Thursday, May 27, 2010

Are all Immigrants with military background a suspect?

In my previous blog post, I mused about how the renewed threat of terrorism in the west is impacting innocuous globe trotters, businesses and immigration. There is another angle that seems to be picked up by the Indian media this week: former and serving members of Indian security agencies, defense service, border guards and others seem to be routinely denied visas by Canadian Embassy in India.

The fact is most western countries including US, Canada and European countries routinely deny visas to citizen of ‘third world’ and developing countries on grounds they could be prospective immigrants who (probably) will overstay their legal visas if granted. Many applicants have little recourse but to hire dubious ‘visa consultants’ or middlemen who advertise immigration services in classifieds of newspapers across south Asia. Most such cases of visa rejection don’t make news: a visa, even visitor’s or business visa to the US is still a coveted document!

The case of Indian veterans being denied visas to Canada is intriguing. The reason given by Canadian embassy for rejection is on grounds that they had served in a "sensitive location" of Jammu and Kashmir and elsewhere. While talking up the issue in media, Indian bureaucrats seem to be treading on thin ice.

Questions that still go unanswered

  • Was the denial of visas to Indian veterans of faux paus by an overzealous visa official or a Canadian government policy of equating Indian Army and border guards with Iranian Revolutionary Guard Corps or north Korean army that were cited as axis of evil?

  • Does a country (A) have a right to ask another sovereign nation (B) to reconsider visa applications to citizen of Country A? Media reports on retaliation “One way to retaliate would be to deny visas to Canadian officials who go to Afghanistan via India, said highly-placed sources.”

  • If we go with the vague presumption that Indian military personnel and veterans who had served in "sensitive locations" are somehow “guilty” and “not worthy” of visas to western nations, one would have to apply the same argument to veterans of most other nations. Citizen from countries that have mandatory military service wouldn’t be able to receive visas from western countries . . .

Sunday, May 16, 2010

Prospective Immigrants Presumed Guilty until proven innocent

Presumption of innocence - being considered innocent unless proven guilty - is a legal right recognized by most modern societies, a fact those of us living in the west take for granted. Not so when it comes to presumption innocence of immigrants.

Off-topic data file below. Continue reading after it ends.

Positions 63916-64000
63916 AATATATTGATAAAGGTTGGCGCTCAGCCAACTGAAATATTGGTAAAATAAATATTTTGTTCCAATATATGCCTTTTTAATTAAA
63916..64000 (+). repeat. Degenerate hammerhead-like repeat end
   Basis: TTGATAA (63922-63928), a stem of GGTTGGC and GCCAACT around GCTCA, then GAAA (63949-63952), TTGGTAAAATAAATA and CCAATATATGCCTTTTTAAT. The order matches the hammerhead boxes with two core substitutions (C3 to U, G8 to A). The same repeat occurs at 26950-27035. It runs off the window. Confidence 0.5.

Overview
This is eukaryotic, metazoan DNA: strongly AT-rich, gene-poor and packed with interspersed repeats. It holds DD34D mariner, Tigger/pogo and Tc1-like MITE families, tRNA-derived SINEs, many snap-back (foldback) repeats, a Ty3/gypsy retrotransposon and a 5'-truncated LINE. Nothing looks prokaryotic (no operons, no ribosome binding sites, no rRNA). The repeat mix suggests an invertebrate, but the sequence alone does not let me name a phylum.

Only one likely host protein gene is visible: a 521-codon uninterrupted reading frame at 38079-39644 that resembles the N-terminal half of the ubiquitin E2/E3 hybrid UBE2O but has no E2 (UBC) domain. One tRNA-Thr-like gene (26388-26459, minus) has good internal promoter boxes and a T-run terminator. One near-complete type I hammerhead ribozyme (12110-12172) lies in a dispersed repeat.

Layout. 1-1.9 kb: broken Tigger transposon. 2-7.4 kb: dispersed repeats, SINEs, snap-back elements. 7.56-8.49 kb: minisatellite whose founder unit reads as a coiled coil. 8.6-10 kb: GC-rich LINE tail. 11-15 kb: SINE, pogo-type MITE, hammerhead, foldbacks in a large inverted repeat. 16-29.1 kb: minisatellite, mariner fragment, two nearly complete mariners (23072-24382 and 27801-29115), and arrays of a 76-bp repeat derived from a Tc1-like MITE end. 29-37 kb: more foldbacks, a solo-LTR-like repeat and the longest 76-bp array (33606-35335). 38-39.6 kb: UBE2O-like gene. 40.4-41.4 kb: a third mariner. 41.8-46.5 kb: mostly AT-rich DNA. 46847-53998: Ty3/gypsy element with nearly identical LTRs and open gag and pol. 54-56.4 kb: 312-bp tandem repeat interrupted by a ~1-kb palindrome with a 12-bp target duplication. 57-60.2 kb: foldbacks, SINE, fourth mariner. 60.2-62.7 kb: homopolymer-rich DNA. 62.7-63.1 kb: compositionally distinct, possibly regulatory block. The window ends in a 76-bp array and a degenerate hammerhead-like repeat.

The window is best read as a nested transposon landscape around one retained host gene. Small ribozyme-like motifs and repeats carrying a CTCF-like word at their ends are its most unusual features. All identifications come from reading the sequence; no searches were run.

One can say that in a perverse kind of way, prospective terrorists and fundamentalists are wreaking havoc in the lives of global citizen, guest workers, temporary workers and immigrants. Just a couple of facts from recent times:

* Path to citizenship and legal permanent residence is get more arduous as those applying for naturalization and permanent residence in western countries including the US, Canada, UK, Europe and elsewhere – are increasingly being “presumed guilty” unless they and the respective security agencies – FBI, CIA, RCMP, Scotland Yard et al - can prove otherwise. Implication of this is clear: tighter and more rigorous scrutiny and background checks, leading to backlog and waiting time for majority of (innocent) applicants while authorities try to scan for ‘prospective’ black sheep.

* Additional fingerprinting, bio-metric checks, secondary inspections and other scrutiny while crossing international borders. In the mid-nineties, when I began my career as a global tech-worker, my colleagues and I could pack our bags, get a confirmed booking, land in host countries and walk through immigration with cursory checks, as long as we had a valid visa and passport. I guess those were innocent times. Now, the frisking and scrutiny begins at the point of departure. Airports resemble fortresses with menacing armed guards, and even airlines’ security consider us a threat unless they are satisfied we are not. Nobody, not even public persona are spared the ordeal of (excessive?) scrutiny and checks. Remember how Indians were incensed when their beloved VIP’s former President Abdul Kalam and Shahrukh Khan were subject to search and scrutiny during international travel a few months ago? Frequent glob-totting executives, including self, realize that the few strories reported in the media are just tip of the iceberg!